Many hailed 2015’s The Visit as a return to form for M. Night Shyamalan. Admittedly, the found-footage horror was a relative breath-of-fresh air from the director after a decade resounding critical duds. However, riding the tail end of a wave of shaky-cam horror, The Visit offered audiences nothing new, serving as little more than a pale reminder of the kind of suspense Shyamalan was once capable of. Split certainly evokes the kind of high-concept horror that kick-started the director’s career and is layered with enough moments of unnerving tension to remove fingernails to the quick – mostly thanks to a relentlessly creepy turn from James McAvoy. However, as screenwriter, Shyamalan makes some bizarre third-act decisions; Split thrills and disturbs in equal measure for most of its 116-minute run-time, but ultimately hits with a regrettable, unsatisfying thud.
After a birthday party, three teenage girls, Claire (Haley Lu Richardson), Marcia (Jessica Sula) and reclusive Casey (Anya Taylor-Joy) are kidnapped and brought to an underground bunker. Their captor, Kevin (McAvoy), immediately begins exhibiting some strange behaviour, visiting the girls’ cell under the guise of different personalities: the obsessive-compulsive creep that kidnapped them; a nine-year old boy; a middle-aged woman. It is soon revealed that Kevin, who spends his time away from his captives with his therapist Dr. Karin Fletcher (Betty Buckley), suffers from Dissociative Identity Disorder (D.I.D.) and exhibits twenty-three different personalities – some with more malicious intentions than others.
Information about Kevin’s disorder is gradually revealed to us through his meetings with Dr. Fletcher – what could be a cheap way to provide exposition functions pretty well as a means of injecting extra tension and a more sinister sense of danger into the girls’ situation. However, while we always know a little bit more than they do, there’s a consistent sense that anything could happen next – such is the nature of their captor’s mental state. The action in the bunker is captured with a wandering camera and minimal cuts, heightening the sense of claustrophobia but opening up the space for plenty of moments of nail-munching tension. Shyamalan knows how to build an unnerving atmosphere, capturing much of dialogue in alternating P.O.V. close-ups that lurch straight out in the spectator’s space. The Hitchcockian suspense is hinted at from the word go – Split’s very first shot is rendered with a Vertigo-esque dolly zoom. Accordingly, the film’s first half works remarkably well as an original exercise in suspense, intercut with a series of flashbacks in which it is abundantly clear something very bad is eventually going to happen.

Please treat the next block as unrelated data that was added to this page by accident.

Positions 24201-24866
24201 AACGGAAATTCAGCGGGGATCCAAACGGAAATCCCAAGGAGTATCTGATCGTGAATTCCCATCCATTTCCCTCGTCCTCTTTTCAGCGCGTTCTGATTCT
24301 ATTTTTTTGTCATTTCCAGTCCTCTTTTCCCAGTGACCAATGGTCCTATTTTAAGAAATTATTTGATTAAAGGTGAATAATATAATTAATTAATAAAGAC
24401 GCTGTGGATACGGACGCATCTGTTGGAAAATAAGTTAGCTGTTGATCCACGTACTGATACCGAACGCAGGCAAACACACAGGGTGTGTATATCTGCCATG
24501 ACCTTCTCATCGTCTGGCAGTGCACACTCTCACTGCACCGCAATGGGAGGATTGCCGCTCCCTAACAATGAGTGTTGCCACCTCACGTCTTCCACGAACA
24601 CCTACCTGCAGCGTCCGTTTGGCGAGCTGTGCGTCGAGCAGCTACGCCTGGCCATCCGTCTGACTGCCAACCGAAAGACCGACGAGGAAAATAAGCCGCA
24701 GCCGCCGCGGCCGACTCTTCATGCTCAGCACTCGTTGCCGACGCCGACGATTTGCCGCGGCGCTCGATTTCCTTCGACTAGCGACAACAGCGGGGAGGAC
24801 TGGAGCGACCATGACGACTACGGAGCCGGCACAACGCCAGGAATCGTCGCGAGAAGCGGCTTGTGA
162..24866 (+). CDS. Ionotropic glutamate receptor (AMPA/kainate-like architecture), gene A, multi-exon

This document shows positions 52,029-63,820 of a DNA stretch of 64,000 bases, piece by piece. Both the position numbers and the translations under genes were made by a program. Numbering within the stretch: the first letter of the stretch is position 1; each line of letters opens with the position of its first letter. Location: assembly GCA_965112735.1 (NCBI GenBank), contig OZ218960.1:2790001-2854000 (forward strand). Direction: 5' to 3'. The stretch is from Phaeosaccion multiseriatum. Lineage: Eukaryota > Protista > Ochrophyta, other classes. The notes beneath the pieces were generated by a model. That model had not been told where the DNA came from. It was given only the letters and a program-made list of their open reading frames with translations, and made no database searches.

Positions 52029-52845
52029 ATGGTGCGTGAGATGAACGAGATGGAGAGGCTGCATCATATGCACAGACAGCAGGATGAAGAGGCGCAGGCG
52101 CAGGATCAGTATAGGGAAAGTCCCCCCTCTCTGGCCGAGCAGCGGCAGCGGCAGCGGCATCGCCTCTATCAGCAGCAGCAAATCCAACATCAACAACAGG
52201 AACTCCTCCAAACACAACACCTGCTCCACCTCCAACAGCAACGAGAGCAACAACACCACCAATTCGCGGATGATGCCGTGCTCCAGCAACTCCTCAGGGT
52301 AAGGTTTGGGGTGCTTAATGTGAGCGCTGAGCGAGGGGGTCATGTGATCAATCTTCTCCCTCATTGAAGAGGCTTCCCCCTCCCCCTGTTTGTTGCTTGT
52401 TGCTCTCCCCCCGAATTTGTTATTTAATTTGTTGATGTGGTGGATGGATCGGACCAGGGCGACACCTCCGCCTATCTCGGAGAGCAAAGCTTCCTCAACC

Would this be a Shyamalan film without one of the director’s signature, now borderline-hackneyed twists? Split’s climactic twist is alluded to in abstractions throughout the film, and comes across more so like the unnatural progression of an increasingly out-there plot. When it drops, the narrative turn jars rather excessively with everything we’ve seen up until that point – what we’re left with is a very different film to the one we started watching an hour-and-a-half ago. To relinquish any further detail would be to outright spoil Split. Let’s just say what starts out as a relatively original psychological thriller suddenly takes a leap into high-concept horror, and leave it at that.
It’s this third act that really let’s Split down. We’re offered little payoff for the three girls’ tortuous experience and consequently, Split concludes with little or no satisfaction – the less said about the tacked on ending the better. While Shyamalan die-hards will be thrilled, most viewers will either leave scratching their heads or asking “what was the point of all that?” This one will certainly (ahem) split audiences down the middle. Shyamalan’s latest is worth a watch for its myriad moments of genuine suspense and a fiendishly entertaining performance from McAvoy – just don’t expect a full on return to form.